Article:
Can’t See the Wood for the Trees
Amorel Kennedy, 6th March 2021
I noticed a tweet the other day which concerned me. It referenced the felling of ‘many more trees and clearing of vegetation’ at the former Thomas Tallis School site which is being redeveloped. I spent some considerable time hunting through the dense and complicated planning applications section on the Council’s website to try and find out a bit more about this. Eventually, and not without some frustrations along the way, I found this.
It is one of 104 documents pertaining to Phase 1 of the site’s redevelopment by the Council, which will include council housing.
There is no dispute about the need for more social housing in Greenwich and so this development is to be cautiously welcomed; the Council is not exactly renowned for its high social housing ‘hit’ rate in the massive amount of development it has allowed in the borough in recent years. Equally, sometimes it cannot be avoided to remove some trees.
The trees concerned were graded in the guidance of BS5837:2012 as:-
Category A – trees of high quality and value, with an estimated life expectancy of at least 40 years.
Category B – trees of moderate quality and value. An estimated life expectancy of at least 20 years.
Category C – trees of lower quality and value. An estimated life expectancy of at least 10 years, and with a stem diameter of up to 150mm measured at 1.5m from ground level.
Category U – dead, dying or unsuitable for retention. Life expectancy of less than 10 years.
24 individual trees and 4 groups of trees are to be felled. Of those, one is a supposed category A tree (a horse chestnut) and nine are category B trees. They include Norway maple, narrow leafed ash, silver maple, sycamore, hornbeam, Italian alder and mixed species (a group). Of all the trees to be removed, four trees require removal to decontaminate the land and eight individual trees and four groups of trees ‘pose a constraint to the development and such require removal’.
From this, have I gained a better understanding of what is going on in our borough in terms of redevelopment and trees and weighing that up against the Council’s commitment to carbon neutrality by 2030…?
Firstly, I was interested to learn how a tree’s value is determined according to BS5837:2012. Category A trees are deemed to be so because of their ‘vigour and landscape value’. Category B trees have an ‘impaired condition’ so cannot be A. Category C trees are ‘unremarkable due to limited life expectancy 10+ years and impaired condition or being young trees to qualify to higher category’. (I have copied that directly from the report. I think it means young trees are too young to qualify for a higher category. It is not clear). A tree that is ‘not suitable for retention’ is graded as U. That could mean ‘dead or dying’ but it could also mean ‘or unsuitable for retention’ - in other words, in the way. This seems like an outdated method by which to categorise trees. There is no consideration of their ecological and environmental importance to local flora and fauna which is under extreme pressure from our activities.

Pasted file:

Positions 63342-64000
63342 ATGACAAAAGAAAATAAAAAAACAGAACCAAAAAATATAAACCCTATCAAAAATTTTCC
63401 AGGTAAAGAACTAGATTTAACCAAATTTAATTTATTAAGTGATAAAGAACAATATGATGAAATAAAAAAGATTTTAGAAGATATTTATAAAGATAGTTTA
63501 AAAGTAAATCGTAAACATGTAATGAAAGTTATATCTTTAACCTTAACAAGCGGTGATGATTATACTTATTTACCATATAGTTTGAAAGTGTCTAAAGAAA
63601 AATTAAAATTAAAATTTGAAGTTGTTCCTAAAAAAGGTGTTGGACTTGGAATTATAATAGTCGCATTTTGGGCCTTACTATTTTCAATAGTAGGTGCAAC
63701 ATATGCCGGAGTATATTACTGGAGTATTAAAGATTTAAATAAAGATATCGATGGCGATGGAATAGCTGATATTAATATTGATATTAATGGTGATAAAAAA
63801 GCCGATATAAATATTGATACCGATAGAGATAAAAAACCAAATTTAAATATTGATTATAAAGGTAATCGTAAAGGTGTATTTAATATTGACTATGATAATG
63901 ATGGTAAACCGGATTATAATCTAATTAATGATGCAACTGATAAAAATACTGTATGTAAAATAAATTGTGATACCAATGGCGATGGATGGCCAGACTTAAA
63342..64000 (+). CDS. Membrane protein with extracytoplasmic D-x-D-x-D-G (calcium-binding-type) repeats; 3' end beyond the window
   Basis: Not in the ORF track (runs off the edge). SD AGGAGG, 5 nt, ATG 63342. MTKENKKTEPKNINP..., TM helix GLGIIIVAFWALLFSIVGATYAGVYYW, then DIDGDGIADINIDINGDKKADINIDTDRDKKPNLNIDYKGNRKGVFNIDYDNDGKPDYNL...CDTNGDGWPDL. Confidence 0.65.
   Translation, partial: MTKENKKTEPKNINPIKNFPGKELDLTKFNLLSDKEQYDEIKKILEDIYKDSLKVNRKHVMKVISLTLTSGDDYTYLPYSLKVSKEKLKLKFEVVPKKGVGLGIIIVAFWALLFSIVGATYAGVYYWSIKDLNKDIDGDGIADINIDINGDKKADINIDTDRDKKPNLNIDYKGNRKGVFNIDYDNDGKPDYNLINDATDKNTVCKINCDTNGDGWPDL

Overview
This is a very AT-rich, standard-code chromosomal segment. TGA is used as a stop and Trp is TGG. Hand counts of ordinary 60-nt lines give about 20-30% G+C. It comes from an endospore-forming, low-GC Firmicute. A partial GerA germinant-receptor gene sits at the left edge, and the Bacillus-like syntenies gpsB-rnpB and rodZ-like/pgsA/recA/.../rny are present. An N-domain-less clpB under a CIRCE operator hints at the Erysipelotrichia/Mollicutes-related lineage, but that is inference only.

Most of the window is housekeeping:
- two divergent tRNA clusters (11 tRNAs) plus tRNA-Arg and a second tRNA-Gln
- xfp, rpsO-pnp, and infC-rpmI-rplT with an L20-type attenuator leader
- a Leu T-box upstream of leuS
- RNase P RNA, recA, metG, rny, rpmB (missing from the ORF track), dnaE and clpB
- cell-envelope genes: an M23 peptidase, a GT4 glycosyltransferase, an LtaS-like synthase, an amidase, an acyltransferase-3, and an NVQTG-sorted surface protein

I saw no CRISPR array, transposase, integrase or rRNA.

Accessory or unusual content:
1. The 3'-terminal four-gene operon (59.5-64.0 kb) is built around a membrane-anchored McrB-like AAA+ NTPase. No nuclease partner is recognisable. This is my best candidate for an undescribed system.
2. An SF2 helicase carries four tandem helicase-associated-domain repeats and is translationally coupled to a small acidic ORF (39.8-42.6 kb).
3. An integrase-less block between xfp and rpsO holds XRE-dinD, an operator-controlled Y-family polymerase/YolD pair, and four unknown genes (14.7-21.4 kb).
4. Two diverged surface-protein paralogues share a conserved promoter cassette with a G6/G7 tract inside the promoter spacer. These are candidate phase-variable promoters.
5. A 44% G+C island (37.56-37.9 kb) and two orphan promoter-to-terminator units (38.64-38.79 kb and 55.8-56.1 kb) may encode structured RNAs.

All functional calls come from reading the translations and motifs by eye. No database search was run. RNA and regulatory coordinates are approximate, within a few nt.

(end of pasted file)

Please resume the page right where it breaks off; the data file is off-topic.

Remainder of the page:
Secondly the Council seems unable to set out information transparently and clearly for the layperson to understand. This is probably a mixture of suiting the Council’s needs and a lack of recognition that, for people to meaningfully engage, they need simple information. The Council says at the beginning of its Carbon Neutral Plan consultation that it is ‘essential that residents, businesses and organisations take shared ownership of the plan with (it) to jointly make the changes that will be required over the next ten years’. Well, yes...
I am not sure what conclusions I can draw from trying to find out about what is happening at the old Thomas Tallis school site from Monday 8th March. The tree felling will begin and cannot be stopped. The arboricultural survey was carried out on 21st April 2020. I have not read any of the other 103 documents to see when design proposals were first put forward, but presumably it was before this date. Of course, redevelopment is an extremely complex set of processes with many considerations, including in this case the contaminated state of the soil. However, it seems to me that these tree surveys are a tick box token gesture exercise to an already foregone conclusion. The sorry story of the Happy Man Tree in Hackney springs to mind. Apparently, this one tree, that locals loved and fought desperately to preserve, would cause ‘design harm and reduction in affordable housing’ whereas its felling would ‘enable the delivery of 584 much needed new homes, including 243 affordable homes...’ Really? One tree? All by itself?
In the case of the redevelopment at Woodberry Down where the Happy Tree stood, as well as here in Greenwich, the developers say that they will be increasing biodiversity in the area alongside the development. I wonder. Will we see more Norway maple, hornbeam and sycamore? Will we see more Italian alder, horse chestnut and silver maple? I doubt it. Will we see any aftercare for the trees that are planted? Judging by the state (dead) of many of the Council planted saplings I see walking around the local area, I doubt it. So, net tree loss and raised carbon emissions!